Narrator: Claire Danes
Published by Macmillan Audio on May 6th 2014
Genres: Fiction, Literary, Family Life
Length: 6 hrs. 47 mins.
A darkly luminous new novel from the Pulitzer Prize-winning author of The HoursMichael Cunningham's luminous novel begins with a vision. It's November 2004. Barrett Meeks, having lost love yet again, is walking through Central Park when he is inspired to look up at the sky; there he sees a pale, translucent light that seems to regard him in a distinctly godlike way. Barrett doesn't believe in visions--or in God--but he can't deny what he's seen. At the same time, in the not-quite-gentrified Bushwick neighborhood of Brooklyn, Tyler, Barrett's older brother, a struggling musician, is trying--and failing--to write a wedding song for Beth, his wife-to-be, who is seriously ill. Tyler is determined to write a song that will be not merely a sentimental ballad but an enduring expression of love. Barrett, haunted by the light, turns unexpectedly to religion. Tyler grows increasingly convinced that only drugs can release his creative powers. Beth tries to face mortality with as much courage as she can summon. Cunningham follows the Meeks brothers as each travels down a different path in his search for transcendence. In subtle, lucid prose, he demonstrates a profound empathy for his conflicted characters and a singular understanding of what lies at the core of the human soul. The Snow Queen, beautiful and heartbreaking, comic and tragic, proves again that Cunningham is one of the great novelists of his generation.
The Snow Queen is Michael Cunningham’s (The Hours) latest release. The Snow Queen is the “it” book to re-imagine these days – just look at Disney’s smash-hit Frozen. Cunningham’s book is not a traditional fairy tale per se but does owe a nod to the Hans Christian Anderson classic with its dreamy, magical quality. The book opens in 2004 in New York with a celestial vision in Central Park. We follow the lives of two men, Barrett and his older brother Tyler, through illness, drugs, religion, love and politics over the course of the novel. Barrett was just jilted by his boyfriend via text, and Tyler is tending to his cancer-stricken girlfriend, Beth. This is my first experience with Michael Cunningham’s work, and I was drawn to listen to this one to hear Claire Danes’ performance. The storytelling is unique and the language is vivid and distinctive, especially as expressed by Danes.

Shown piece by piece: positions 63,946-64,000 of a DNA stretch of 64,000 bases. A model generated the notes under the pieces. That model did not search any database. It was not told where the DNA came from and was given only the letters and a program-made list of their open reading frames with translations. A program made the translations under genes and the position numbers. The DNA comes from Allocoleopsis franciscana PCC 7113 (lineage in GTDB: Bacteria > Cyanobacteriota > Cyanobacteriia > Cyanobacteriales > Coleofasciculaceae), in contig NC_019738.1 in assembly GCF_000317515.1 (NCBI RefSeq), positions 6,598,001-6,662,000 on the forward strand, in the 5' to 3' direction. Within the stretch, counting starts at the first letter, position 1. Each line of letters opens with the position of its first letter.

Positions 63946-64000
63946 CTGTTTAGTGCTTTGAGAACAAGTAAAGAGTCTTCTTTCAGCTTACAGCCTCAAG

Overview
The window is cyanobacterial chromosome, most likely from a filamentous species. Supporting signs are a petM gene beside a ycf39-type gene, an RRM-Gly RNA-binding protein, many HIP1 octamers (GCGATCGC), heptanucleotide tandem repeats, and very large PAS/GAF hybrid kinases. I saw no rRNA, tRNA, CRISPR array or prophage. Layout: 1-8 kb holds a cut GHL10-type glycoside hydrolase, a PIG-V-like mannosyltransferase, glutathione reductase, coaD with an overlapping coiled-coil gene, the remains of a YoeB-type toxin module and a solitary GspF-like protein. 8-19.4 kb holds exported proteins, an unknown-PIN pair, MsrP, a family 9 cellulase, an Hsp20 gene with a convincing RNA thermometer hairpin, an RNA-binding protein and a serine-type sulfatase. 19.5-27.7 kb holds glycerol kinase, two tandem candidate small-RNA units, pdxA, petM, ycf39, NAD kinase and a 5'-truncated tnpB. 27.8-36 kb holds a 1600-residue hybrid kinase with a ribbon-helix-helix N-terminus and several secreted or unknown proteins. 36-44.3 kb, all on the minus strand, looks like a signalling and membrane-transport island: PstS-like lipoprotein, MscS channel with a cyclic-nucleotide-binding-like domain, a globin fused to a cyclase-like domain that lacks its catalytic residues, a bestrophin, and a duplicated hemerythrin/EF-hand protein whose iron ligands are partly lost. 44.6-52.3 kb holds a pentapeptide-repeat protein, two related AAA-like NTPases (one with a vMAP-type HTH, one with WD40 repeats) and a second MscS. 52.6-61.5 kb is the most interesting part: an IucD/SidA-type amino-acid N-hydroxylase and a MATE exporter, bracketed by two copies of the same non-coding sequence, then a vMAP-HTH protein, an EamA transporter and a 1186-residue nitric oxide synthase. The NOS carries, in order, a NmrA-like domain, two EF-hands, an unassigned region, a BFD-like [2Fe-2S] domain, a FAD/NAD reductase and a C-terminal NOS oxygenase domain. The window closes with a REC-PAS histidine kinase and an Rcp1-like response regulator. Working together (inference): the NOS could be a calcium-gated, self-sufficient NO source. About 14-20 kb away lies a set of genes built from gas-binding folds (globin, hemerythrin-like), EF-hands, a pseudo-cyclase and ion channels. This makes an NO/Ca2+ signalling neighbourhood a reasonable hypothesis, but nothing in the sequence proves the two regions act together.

A Fairy Tale in New York – The story begins with Barrett walking through Central Park one evening when he sees the celestial light, right after receiving the breakup text. What does it all mean??
Three’s Company – Brothers Tyler and Barrett live in Brooklyn with Tyler’s fiancée Beth. They are each in a state of flux for different reasons – Barrett’s romantic and career woes, Tyler’s writer’s block, and Beth’s health concerns. Barrett turns to drugs and Tyler to religion as they try to make sense of their lives.
There’s a time and a place – This book covers the political landscape of mid-2000s New York, with the Iraq war, Bush’s reelection and the sliding economy in the background of the trios changing fortunes.
Inspiration – I was reading a Goodreads interview with the author and he said the “snow” in The Snow Queen is more of a reference to cocaine or heroine and actual snow than the Hans Christian Anderson fairytale. Don’t expect a Frozen-esque tale here, Elsa Fans! But if you are very familiar with the fairytale some of the themes in Cunningham’s book may strike a chord with you. And the point is that this book is very much its own story.
The Words – Michael Cunningham – What a wordsmith this author is. Cunningham’s words are beautiful yet distracting, and you have to read between the lines to put it all together. The story starts slow but builds to a surprising crescendo. The language is lyrical and expressive and easy to get lost in.
The Voice – Claire Danes (Homeland, The Hours, and narrator of The Handmaid’s Tale) performs the audiobook, and I’ve been a fan since My So-Called Life and was eager to hear her interpretation of the book. Claire Danes made this novel easier to digest. With the long paragraphs and many parenthetical sentences, I think I’d lose my way in the stylistic text. But Danes makes sense of it all with her performance. Danes gives it her all in her acting roles and this audiobook is no different- she elevates the material.
Check out a sample of Claire Danes reading The Snow Queen:
Read/Listen to The Snow Queen if you like – Literary Fiction, stories about family relationships, and characters in flux, books set in New York, and Claire Danes
Congrats to Brenna who won The Snow Queen audiobook!
- The Snow Queen by Michael Cunningham (independent.co.uk)
- Michael Cunningham re-imagines ‘The Snow Queen’ (sfgate.com)
- The Snow Queen review Michael Cunningham’s poetic meditation on life and death (theguardian.com)
- Books of The Times: ‘The Snow Queen,’ by Michael Cunningham (rss.nytimes.com)